Right, so I’m a word junky, always have been. Since childhood I’ve had a love affair with literature more intense than Gatsby’s love for Daisy. I consume words as though they are an adjunct to my breath. I’ve been known to understand foreign languages, because deep within me the sound of a word resonates with the very thing it is supposed to be describing. Exceptionally careful about what I say, I can be a pedantic listener, who must be sure you meant to use the particular word you chose to use. How else am I to understand exactly what you meant? This is who I am and I wouldn’t change it for all the books in the Alexandria Library. Recently however, I’ve had a problem. I write a lot, and as I’ve delved deeper into the motivational realms, I’ve noticed an unlikely duo of words jostling for prime position in my writing. I’ve become very conscious that when I proceed to pen the word problem, what appears on the paper as if by magic, is the word challenge. Every time. And it’s really starting to piss me off.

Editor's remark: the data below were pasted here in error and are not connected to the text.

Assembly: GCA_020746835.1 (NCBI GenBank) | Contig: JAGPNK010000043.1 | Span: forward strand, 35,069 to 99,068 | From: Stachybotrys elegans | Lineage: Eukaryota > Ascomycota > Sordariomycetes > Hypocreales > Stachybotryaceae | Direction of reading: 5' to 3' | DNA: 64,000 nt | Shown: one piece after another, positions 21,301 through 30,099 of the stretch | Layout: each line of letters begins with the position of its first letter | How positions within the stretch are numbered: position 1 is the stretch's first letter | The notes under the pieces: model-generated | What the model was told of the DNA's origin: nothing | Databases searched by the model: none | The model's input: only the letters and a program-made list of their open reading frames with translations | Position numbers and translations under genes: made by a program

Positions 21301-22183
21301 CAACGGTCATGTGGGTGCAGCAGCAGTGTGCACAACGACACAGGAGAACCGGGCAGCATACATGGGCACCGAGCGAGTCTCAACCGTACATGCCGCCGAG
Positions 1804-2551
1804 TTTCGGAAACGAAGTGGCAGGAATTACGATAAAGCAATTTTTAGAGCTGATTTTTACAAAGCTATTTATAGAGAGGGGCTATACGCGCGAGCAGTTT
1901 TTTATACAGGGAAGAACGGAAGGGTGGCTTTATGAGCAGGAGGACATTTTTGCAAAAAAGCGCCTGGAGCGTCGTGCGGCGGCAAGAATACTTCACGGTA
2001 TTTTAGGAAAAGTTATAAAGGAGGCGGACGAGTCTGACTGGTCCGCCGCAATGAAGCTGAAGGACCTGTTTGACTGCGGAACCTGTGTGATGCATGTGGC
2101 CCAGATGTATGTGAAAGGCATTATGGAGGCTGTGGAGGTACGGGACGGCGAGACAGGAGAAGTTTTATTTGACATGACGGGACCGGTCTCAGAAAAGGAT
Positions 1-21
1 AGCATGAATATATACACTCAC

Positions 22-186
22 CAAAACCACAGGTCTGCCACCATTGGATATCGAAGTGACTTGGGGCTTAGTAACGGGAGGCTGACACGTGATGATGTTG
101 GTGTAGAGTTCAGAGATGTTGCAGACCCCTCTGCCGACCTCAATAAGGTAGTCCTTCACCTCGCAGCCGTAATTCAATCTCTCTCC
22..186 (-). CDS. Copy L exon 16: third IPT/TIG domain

I have little idea when I began this behaviour, when this unwarranted hesitation surfaced about deeming something a problem, for fear of sounding negative. Somewhere along this coaching journey, it appears I jumped on the challenge bandwagon without really thinking about the route it would take me. I understand the intention, really I do, I get it. But actually, I’d quite like to be allowed to discuss problems, to be able to own my problems even, without being corrected. And so I’ve decided that I will be stepping off this parade, I will from henceforth be using whichever term feels appropriate to any given situation. Because sometimes guys, we have problems. Straight-up, annoying, expletive-inspiring problems. Using the P word doesn’t mean we’re not going to solve the hell out of them, or that we’re less enlightened than the C word users, it just means we’re not pretending to have some cute contest with ourselves. From now on, I’m all about embracing the P word and if anyone finds that uh, challenging, then that’s their problem, not mine.